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Arabic texts, DNA help to shed light on Vikings’ far-reaching influence

Arabic texts, DNA help to shed light on Vikings’ far-reaching influence

NORFOLK, Neb. -- History contains some widely held beliefs. Not all of them are true.

There is a misconception that slaves were Black Africans, usually male, who were brought to the New World. 

A recent evening with Kathryn Hain, who presented the first Hawk Talks series of the fall semester, included evidence that belief is a myth. Hain presented, Vikings on Camels – Norse Slave Trade on the Silk Road. 

Old World Slavery was usually women and color blind,” Hain told a medium-sized gathering in the lower level of Union 73. 

Another myth is that the Vikings were primarily the bane of the Northern Seas and the first settlers of the Americas. In reality, they went much farther south than Europe, selling women as slaves as they traveled, crossing Russia and other areas farther south to Baghdad where they traded. 

“The Vikings liked to travel with lots of female slaves because it required labor to travel with all those pelts, along with amber and honey,” Hain said. But they also had females for sex and for cooking.” 

Evidence of this can be found in Arabic texts, and those who met the Vikings and described them in detail. Other evidence comes from DNA, including native American DNA found in Iceland showing how Vikings brought women back to Europe. 

Technological changes in ship building allowed Vikings to navigate much longer distances and in rivers with a keel depth of only 18 inches. 

“Long before IKEA Furniture became famous in Denmark, the Vikings could take apart these boats made with tight fittings,” Hain said 

That is significant because it meant the Vikings could transport their ships across land and get to another sailing area. If these ships had not come apart, there was no way they could have moved them across the mountains and other places they traversed with the number of people they had, Hain said. 

Being able to take apart and reassemble ships meant the Vikings could travel farther and faster.  

Material from Hain’s presentation came from her book, “Middle Passage to a Harem; The slave trade of Europeans in the Medieval period.” 

The English word slave comes from Slav. Both Muslims and Christians poached Slavs for their slave populations. The male slaves were eunuchs.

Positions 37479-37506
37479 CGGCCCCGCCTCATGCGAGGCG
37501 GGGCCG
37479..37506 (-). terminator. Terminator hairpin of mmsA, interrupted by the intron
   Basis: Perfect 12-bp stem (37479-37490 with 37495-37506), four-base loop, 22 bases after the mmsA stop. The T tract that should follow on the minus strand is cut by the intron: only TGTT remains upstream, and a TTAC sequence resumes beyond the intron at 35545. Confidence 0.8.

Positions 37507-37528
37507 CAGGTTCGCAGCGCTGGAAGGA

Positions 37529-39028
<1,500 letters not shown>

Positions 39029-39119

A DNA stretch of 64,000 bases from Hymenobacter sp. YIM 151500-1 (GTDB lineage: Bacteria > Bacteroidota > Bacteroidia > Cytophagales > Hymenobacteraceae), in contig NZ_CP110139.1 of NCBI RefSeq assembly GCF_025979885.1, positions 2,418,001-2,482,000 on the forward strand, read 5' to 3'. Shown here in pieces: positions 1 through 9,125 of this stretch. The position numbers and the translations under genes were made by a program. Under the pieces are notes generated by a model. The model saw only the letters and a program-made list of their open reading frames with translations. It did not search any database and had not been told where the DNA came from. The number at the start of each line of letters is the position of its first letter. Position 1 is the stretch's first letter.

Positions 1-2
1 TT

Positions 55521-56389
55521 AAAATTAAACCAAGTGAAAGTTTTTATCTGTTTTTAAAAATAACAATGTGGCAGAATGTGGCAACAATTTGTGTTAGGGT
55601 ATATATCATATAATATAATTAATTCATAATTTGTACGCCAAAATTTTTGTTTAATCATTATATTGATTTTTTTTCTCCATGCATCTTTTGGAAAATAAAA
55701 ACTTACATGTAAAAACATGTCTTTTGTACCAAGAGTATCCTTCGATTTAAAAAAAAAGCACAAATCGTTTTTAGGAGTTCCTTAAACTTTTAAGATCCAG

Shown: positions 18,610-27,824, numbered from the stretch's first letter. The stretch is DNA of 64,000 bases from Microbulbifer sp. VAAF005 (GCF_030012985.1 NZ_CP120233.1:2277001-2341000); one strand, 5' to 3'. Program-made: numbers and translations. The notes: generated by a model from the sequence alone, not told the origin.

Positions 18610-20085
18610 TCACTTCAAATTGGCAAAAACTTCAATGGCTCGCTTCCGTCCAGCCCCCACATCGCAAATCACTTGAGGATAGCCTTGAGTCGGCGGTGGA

So, what is the difference between a Viking and a Norseman? Viking means someone who goes on a sea-bearing journey. Norse just means someone from the north. Vikings, Norse and Scandinavian are mostly interchangeable, she said. 

Along with Arabic texts that described the Vikings, there is archeological evidence in Scandinavia of their travels. As an example, there are thousands of Islamic coins that are being found to this day in Sweeden, Hain said. 

More Islamic coins have been found in Sweden than in Afghanistan, Hain said. Other artifacts, such as jewelry and silver from the Baghdad area, are found in these northern countries, indicating that trade was taking place. There also are large amounts of silver found from Afghanistan. 

The Vikings were described as tremendous fighters, some of whom were hired as mercenaries by other countries.  

There also are texts from Western Europe, talking about how the Vikings came down, took over cities and stole the women. They enslaved massive numbers of Europeans to then haul across Russia to sell on the Silks Roads. There even are sources from Spain, describing when the Vikings attacked, the costal people living there fled.  

The Vikings usually appeared with a minimum of 40 ships, and sometimes up to 100 ships.  

“They overcame anyone they came across at sea, brought them (along) and took them captive. They also came into the land and the cities and took them over,” Hain said. They were quite feared.” 

The Vikings even made it to what is now the United States, although there isn’t certainty among all historians. Viking runes have been found in Maine, Minnesota and Oklahoma.  

The script found in Oklahoma was taken to Sweeden, where there are more experts on these types of writings. The runes were ahead of modern writing, so spelling was not universal, but was recognized in Scandinavia as something likely written by these early explorers. 

And it is possible that they would have got to Oklahoma, traveling up the Mississippi River and then the Arkansas River, Hain said. 

The next Hawk Talk will be on Oct. 12. Tom Elliot will present, The Impact of Education on Our Experiences. 


Cutline Hawks Talk 1 

Paul Muncy, history/geography instructor and the originator of Hawk Talks, introduces Kathryn Hain, an adjunct history instructor, who discussed Vikings during the first Hawk Talks of the school year.